Forgiving ourselves and others comes as a challenge for most people. People often mistakes forgiving with condoning the action.
In reality, forgiveness is a selfish act. It means that you are no longer willing to carry round the pain caused to you. In some occasions, the person you find most difficult to forgive is yourself. The reason is that forgiving others allow us to get rid of negative feelings such as bitterness and anger. In addition, we think that it is better to forgive because we don’t want to face our own bad thoughts or negative emotions. At this stage it is essential to do the hard and deep emotional work that will enable you to release unexpressed feelings.
Follow these three steps to self-forgiveness
Firstly, feel any emotions that arise and find a safe space and manner to express them. You could write a letter to yourself, speak to a counsellor, do a ritual or any other activity that allows you to confront your emotions.
Our nervous system “does not forgive”. When we have done something we consider “wrong”, we register it in our nervous system. If we injure someone else, we may feel guilt. If we make a mistake that is costly (financially or emotionally) we feel sadness.
This is the reason why we must release the underlying emotions or beliefs we have attached to the events, otherwise the forgiveness will not work. No matter how hard we try to forgive, we will continue beating ourselves up for what happened (just because your nervous system tells you to).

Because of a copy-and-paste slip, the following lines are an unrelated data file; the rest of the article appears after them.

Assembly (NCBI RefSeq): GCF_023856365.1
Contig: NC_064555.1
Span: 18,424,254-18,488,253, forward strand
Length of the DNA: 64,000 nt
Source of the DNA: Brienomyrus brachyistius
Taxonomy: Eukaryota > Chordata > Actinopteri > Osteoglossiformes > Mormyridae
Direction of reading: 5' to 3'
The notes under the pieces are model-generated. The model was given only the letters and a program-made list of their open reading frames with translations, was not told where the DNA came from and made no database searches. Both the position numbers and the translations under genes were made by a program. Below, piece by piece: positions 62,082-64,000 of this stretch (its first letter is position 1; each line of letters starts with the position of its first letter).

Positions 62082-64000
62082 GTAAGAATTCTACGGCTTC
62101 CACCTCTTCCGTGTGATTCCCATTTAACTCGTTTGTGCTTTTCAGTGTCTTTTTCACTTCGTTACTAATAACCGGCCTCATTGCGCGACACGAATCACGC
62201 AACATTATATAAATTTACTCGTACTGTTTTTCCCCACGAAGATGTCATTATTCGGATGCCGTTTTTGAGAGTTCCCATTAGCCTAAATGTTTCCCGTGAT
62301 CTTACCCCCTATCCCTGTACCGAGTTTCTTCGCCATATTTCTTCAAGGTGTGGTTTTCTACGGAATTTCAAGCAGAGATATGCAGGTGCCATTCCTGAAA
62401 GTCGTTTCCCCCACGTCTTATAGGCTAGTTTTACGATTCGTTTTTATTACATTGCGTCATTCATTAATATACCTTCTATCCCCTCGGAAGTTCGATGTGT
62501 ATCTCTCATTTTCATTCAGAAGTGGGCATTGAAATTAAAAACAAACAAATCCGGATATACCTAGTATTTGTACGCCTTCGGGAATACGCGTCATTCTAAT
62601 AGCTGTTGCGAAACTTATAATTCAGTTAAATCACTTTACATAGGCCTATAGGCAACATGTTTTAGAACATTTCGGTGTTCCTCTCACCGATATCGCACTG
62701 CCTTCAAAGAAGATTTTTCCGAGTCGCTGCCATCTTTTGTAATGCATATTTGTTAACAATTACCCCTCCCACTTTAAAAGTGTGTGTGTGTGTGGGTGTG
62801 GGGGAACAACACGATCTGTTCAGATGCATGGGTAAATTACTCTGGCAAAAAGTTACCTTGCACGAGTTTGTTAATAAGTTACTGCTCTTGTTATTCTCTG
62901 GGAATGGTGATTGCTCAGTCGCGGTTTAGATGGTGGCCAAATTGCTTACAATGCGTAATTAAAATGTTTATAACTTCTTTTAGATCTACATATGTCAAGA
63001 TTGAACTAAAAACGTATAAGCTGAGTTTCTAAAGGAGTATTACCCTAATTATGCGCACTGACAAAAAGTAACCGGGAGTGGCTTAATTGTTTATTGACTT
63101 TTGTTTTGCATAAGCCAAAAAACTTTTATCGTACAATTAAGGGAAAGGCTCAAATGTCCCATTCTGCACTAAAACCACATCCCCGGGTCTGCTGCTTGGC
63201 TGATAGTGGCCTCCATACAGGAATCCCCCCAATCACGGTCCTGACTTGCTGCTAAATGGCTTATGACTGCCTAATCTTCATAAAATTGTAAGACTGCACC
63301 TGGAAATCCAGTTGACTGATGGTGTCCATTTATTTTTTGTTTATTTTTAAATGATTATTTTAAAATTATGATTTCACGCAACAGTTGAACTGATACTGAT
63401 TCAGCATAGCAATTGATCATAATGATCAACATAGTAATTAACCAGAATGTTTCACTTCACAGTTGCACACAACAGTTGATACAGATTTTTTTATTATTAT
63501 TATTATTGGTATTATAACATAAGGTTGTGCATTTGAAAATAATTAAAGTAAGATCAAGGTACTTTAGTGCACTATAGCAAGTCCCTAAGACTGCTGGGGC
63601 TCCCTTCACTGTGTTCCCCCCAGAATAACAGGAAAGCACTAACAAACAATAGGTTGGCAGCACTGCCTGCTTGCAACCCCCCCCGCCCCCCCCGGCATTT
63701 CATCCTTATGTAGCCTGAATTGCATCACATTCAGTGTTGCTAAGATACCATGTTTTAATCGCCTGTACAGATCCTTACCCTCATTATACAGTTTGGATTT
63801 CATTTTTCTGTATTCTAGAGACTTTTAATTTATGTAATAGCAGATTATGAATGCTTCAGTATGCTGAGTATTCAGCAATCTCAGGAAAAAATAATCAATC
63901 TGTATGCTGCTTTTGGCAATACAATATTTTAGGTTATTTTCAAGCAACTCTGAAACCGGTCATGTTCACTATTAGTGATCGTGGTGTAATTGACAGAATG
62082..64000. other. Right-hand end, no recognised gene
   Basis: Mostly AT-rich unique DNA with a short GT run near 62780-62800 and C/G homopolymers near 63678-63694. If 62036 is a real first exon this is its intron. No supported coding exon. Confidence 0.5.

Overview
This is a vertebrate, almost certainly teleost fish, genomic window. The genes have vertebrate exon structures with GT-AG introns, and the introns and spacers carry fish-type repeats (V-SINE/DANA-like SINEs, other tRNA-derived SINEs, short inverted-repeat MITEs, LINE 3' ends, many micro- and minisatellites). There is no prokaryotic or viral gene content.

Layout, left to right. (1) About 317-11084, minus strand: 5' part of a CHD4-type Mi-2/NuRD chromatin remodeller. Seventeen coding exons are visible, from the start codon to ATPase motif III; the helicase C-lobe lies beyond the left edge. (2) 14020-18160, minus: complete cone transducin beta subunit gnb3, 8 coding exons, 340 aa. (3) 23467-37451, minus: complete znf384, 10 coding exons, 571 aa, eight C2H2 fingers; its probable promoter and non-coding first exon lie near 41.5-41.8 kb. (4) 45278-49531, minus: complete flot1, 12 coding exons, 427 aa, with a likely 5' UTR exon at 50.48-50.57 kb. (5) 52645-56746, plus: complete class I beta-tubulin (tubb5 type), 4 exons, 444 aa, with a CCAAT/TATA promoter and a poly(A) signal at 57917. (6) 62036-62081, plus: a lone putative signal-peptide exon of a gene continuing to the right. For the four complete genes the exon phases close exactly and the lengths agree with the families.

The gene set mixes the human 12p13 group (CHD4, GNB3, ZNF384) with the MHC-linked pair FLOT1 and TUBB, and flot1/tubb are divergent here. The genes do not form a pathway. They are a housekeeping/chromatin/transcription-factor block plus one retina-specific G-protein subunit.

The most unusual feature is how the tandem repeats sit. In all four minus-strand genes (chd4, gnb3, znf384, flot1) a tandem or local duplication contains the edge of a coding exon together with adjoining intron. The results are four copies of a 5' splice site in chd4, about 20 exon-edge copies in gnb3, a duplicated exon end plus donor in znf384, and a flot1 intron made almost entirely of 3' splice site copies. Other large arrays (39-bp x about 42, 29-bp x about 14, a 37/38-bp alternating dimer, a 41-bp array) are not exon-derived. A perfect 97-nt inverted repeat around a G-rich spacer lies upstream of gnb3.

Secondly, identify the limiting belief or negative emotion you have attached to it. In addition, you could identify where you felt these before. For example, if you feel that you are a “bad person” for not cooking dinner for your family, try to remember other times when you have felt the same.
Thirdly, release the emotions. Our narrative considers our life story in a continuum that goes from our past, passes briefly through our present and projects into the future. Letting go of our own past can feel shaky and “wrong”. It is almost like letting go of a part of ourselves. It may help to remember that we all do the best we can in that moment with the information we have. If you had known the consequences of your actions, would you have reacted in the same way?
Retain what you have learned from the experience and release the rest.
It’s helpful to remember that mistakes, failures, and even incredibly stupid acts are part of being human. It’s how we learn and grow. Appreciate your missteps for what they are—a stepping stone on your path
Finally, try to look into the issue from a wider perspective and develop a loving relation with yourself. Do you need this experience to learn something? Is there a silver lining you can take from it? Are you treating yourself with love and compassion? Do you need to put up stronger boundaries?
A lot of us don’t have a loving, trusting relationship with ourselves. Many of us are much more critical of ourselves than we are of others. We’ll give other people the benefit of the doubt but won’t cut ourselves any slack at all.
When you’re dealing with a person you don’t trust or like, most often you can choose to forgive, release the hurt, and simply not maintain contact with them anymore. With yourself? It’s not an option. You don’t get to quit, divorce or walk away from yourself. If you don’t love and appreciate yourself, somehow you have to get your relationship with you to be more positive.
“Forgiving yourself or others does not mean to accept or condone the behaviour”